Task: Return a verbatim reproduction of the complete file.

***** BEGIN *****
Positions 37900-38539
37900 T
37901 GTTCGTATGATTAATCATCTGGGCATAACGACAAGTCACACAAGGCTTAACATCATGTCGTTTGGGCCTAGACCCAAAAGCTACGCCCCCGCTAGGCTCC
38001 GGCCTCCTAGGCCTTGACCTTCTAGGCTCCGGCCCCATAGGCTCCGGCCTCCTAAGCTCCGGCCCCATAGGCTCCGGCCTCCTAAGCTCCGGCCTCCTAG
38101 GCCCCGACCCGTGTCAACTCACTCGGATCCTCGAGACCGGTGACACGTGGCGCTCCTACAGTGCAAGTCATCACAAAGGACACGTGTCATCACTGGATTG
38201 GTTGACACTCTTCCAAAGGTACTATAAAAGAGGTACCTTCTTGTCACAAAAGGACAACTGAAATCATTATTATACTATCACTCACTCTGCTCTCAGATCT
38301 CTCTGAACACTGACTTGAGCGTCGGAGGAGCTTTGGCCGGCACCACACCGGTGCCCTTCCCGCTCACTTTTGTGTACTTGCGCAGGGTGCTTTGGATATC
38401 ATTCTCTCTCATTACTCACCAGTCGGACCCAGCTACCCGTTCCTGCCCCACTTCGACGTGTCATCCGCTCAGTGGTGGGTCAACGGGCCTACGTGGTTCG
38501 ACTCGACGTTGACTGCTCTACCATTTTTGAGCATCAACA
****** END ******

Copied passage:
Positions 37900-38539
37900 T
37901 GTTCGTATGATTAATCATCTGGGCATAACGACAAGTCACACAAGGCTTAACATCATGTCGTTTGGGCCTAGACCCAAAAGCTACGCCCCCGCTAGGCTCC
38001 GGCCTCCTAGGCCTTGACCTTCTAGGCTCCGGCCCCATAGGCTCCGGCCTCCTAAGCTCCGGCCCCATAGGCTCCGGCCTCCTAAGCTCCGGCCTCCTAG
38101 GCCCCGACCCGTGTCAACTCACTCGGATCCTCGAGACCGGTGACACGTGGCGCTCCTACAGTGCAAGTCATCACAAAGGACACGTGTCATCACTGGATTG
38201 GTTGACACTCTTCCAAAGGTACTATAAAAGAGGTACCTTCTTGTCACAAAAGGACAACTGAAATCATTATTATACTATCACTCACTCTGCTCTCAGATCT
38301 CTCTGAACACTGACTTGAGCGTCGGAGGAGCTTTGGCCGGCACCACACCGGTGCCCTTCCCGCTCACTTTTGTGTACTTGCGCAGGGTGCTTTGGATATC
38401 ATTCTCTCTCATTACTCACCAGTCGGACCCAGCTACCCGTTCCTGCCCCACTTCGACGTGTCATCCGCTCAGTGGTGGGTCAACGGGCCTACGTGGTTCG
38501 ACTCGACGTTGACTGCTCTACCATTTTTGAGCATCAACA